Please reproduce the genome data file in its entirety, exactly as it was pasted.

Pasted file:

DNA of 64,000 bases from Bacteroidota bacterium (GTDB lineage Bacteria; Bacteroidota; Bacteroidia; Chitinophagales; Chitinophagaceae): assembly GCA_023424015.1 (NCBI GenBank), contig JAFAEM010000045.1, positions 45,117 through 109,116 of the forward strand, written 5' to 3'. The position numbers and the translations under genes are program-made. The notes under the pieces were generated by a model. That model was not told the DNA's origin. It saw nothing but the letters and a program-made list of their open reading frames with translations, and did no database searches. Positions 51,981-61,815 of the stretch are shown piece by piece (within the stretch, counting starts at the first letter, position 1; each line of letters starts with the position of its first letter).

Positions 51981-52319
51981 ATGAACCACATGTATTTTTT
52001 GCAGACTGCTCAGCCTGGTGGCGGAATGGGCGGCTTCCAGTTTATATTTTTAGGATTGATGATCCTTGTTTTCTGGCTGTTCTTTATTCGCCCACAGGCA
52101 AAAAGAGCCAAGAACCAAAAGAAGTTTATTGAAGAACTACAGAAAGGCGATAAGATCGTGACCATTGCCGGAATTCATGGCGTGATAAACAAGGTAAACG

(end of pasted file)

DNA of 64,000 bases from Bacteroidota bacterium (GTDB lineage Bacteria; Bacteroidota; Bacteroidia; Chitinophagales; Chitinophagaceae): assembly GCA_023424015.1 (NCBI GenBank), contig JAFAEM010000045.1, positions 45,117 through 109,116 of the forward strand, written 5' to 3'. The position numbers and the translations under genes are program-made. The notes under the pieces were generated by a model. That model was not told the DNA's origin. It saw nothing but the letters and a program-made list of their open reading frames with translations, and did no database searches. Positions 51,981-61,815 of the stretch are shown piece by piece (within the stretch, counting starts at the first letter, position 1; each line of letters starts with the position of its first letter).

Positions 51981-52319
51981 ATGAACCACATGTATTTTTT
52001 GCAGACTGCTCAGCCTGGTGGCGGAATGGGCGGCTTCCAGTTTATATTTTTAGGATTGATGATCCTTGTTTTCTGGCTGTTCTTTATTCGCCCACAGGCA
52101 AAAAGAGCCAAGAACCAAAAGAAGTTTATTGAAGAACTACAGAAAGGCGATAAGATCGTGACCATTGCCGGAATTCATGGCGTGATAAACAAGGTAAACG